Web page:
Concept

Limiting magnitude

Summary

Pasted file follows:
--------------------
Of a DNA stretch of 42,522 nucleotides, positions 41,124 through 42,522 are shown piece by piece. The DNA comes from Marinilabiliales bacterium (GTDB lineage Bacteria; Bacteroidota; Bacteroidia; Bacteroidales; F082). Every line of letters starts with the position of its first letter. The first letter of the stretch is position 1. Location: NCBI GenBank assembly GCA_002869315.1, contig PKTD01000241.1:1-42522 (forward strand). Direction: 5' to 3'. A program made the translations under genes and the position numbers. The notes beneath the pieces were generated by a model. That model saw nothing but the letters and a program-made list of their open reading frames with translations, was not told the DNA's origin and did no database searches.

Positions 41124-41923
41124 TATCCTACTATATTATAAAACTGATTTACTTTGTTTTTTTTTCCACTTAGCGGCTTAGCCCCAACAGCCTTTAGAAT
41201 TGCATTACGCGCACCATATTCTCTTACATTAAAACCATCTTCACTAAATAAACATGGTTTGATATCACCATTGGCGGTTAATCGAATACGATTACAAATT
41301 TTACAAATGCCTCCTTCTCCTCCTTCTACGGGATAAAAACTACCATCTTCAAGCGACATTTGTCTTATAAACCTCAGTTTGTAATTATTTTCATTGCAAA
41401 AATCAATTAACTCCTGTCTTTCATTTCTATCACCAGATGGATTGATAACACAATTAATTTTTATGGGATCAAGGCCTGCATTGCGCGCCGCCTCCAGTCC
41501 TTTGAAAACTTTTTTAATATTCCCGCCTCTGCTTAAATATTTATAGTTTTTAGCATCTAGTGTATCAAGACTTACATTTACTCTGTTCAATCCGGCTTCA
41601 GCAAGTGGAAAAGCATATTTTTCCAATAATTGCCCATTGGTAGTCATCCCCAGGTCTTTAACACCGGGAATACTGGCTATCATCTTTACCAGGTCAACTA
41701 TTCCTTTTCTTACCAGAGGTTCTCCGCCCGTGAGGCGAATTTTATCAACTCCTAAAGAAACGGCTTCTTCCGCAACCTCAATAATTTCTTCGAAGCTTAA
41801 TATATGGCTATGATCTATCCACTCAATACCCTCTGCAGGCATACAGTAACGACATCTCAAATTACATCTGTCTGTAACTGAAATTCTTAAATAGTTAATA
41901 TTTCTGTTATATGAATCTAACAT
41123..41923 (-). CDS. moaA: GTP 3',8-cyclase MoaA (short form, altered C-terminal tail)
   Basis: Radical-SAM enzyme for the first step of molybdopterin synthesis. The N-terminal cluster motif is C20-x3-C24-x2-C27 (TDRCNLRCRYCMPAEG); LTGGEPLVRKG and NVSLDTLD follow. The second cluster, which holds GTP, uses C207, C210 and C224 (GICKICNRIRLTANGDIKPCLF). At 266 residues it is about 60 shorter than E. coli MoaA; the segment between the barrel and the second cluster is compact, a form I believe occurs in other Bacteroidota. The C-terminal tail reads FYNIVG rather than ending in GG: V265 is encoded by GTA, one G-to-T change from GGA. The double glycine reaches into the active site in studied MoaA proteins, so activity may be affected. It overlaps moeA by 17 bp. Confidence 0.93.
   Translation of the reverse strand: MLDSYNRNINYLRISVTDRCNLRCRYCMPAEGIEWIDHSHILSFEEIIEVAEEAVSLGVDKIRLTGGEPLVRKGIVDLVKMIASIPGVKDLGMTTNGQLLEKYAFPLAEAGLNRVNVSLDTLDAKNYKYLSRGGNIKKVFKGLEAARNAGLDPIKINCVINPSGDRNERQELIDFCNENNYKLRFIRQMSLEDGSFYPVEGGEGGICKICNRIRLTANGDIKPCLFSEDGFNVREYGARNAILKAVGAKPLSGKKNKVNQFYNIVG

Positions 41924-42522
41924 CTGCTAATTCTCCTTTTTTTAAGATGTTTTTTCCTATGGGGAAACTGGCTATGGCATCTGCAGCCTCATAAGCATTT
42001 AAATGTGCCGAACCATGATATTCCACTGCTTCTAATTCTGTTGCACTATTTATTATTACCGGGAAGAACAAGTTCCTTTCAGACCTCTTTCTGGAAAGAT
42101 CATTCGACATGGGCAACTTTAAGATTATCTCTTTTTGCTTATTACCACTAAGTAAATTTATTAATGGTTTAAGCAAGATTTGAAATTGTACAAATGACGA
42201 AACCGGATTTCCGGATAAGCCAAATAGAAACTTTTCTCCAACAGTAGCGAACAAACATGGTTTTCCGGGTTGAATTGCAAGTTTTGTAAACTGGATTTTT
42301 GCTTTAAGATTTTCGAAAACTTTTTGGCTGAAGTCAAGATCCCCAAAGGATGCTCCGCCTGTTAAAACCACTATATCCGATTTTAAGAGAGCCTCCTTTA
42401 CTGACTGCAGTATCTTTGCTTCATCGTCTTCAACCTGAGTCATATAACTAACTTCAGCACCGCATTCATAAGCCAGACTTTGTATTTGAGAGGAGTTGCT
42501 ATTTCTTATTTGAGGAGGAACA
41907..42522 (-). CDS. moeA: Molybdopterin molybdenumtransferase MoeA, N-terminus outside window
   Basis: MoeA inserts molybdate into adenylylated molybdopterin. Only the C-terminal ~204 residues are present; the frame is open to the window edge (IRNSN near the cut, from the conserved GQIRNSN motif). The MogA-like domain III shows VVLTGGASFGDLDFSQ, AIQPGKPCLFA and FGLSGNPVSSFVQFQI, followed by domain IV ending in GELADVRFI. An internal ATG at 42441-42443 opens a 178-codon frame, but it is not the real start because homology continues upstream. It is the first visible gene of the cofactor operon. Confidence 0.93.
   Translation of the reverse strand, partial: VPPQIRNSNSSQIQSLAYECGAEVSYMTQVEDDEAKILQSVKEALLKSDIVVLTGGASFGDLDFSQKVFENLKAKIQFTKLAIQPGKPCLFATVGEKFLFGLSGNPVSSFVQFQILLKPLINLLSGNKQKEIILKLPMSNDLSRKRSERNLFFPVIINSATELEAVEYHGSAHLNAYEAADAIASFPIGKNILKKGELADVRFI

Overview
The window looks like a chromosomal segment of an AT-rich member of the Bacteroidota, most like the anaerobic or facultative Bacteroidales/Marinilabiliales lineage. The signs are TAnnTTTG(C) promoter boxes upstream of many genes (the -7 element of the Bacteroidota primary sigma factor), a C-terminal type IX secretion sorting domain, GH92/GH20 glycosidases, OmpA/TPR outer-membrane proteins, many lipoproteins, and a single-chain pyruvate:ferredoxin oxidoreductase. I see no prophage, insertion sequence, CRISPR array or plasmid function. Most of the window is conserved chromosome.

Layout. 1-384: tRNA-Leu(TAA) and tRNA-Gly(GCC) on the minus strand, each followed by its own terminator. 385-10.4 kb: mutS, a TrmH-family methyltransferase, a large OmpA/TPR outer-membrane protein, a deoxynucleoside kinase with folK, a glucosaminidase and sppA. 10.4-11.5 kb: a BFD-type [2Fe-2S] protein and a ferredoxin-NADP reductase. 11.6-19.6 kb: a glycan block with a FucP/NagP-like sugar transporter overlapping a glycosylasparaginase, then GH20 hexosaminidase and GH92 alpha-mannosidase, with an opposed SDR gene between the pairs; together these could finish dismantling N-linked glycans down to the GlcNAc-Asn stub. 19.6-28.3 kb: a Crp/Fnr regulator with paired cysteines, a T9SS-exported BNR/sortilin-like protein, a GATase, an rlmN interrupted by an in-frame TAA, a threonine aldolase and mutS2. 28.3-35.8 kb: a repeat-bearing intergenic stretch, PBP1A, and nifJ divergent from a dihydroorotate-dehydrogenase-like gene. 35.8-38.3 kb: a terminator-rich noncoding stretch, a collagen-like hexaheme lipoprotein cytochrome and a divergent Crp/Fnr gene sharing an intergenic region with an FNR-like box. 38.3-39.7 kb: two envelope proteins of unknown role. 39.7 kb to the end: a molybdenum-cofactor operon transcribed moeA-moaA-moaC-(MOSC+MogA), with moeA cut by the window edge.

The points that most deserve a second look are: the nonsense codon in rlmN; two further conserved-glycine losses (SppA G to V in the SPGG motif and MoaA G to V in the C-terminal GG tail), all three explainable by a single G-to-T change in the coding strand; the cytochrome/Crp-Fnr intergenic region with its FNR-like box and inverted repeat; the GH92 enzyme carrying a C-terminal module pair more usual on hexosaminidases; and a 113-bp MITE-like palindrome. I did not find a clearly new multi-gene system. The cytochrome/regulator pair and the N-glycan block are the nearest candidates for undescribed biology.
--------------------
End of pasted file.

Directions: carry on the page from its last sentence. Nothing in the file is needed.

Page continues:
In astronomy, limiting magnitude is the faintest apparent magnitude of a celestial body that is detectable or detected by a given instrument. In some cases, limiting magnitude refers to the upper threshold of detection. In more formal uses, limiting magnitude is specified along with the strength of the signal (e.g., "10th magnitude at 20 sigma"). Sometimes limiting magnitude is qualified by the purpose of the instrument (e.g., "10th magnitude for photometry") This statement recognizes that a photometric detector can detect light far fainter than it can reliably measure. The limiting magnitude of an instrument is often cited for ideal conditions, but environmental conditions impose further practical limits. These include weather, moonlight, skyglow, and light pollution. The International Dark-Sky Association has been vocal in championing the cause of reducing skyglow and light pollution. List of brightest stars The limiting magnitude for naked eye visibility refers to the faintest stars that can be seen with the unaided eye near the zenith on clear moonless nights. The quantity is most often used as an overall indicator of sky brightness, in that light polluted and humid areas generally have brighter limiting magnitudes than remote desert or high altitude areas. The limiting magnitude will depend on the observer, and will increase with the eye's dark adaptation. On a relatively clear sky, the limiting visibility will be about 6th magnitude. However, the limiting visibility is 7th magnitude for faint stars visible from dark rural areas located 200 kilometers from major cities. There is even variation within metropolitan areas. For those who live in the immediate suburbs of New York City, the limiting magnitude might be 4.0. This corresponds to roughly 250 visible stars, or one-tenth the number that can be perceived under perfectly dark skies. From the New York City boroughs outside Manhattan (Brooklyn, Queens, Staten Island and the Bronx), the limiting magnitude might be 3.0, suggesting that at best, only about 50 stars might be seen at any one time.
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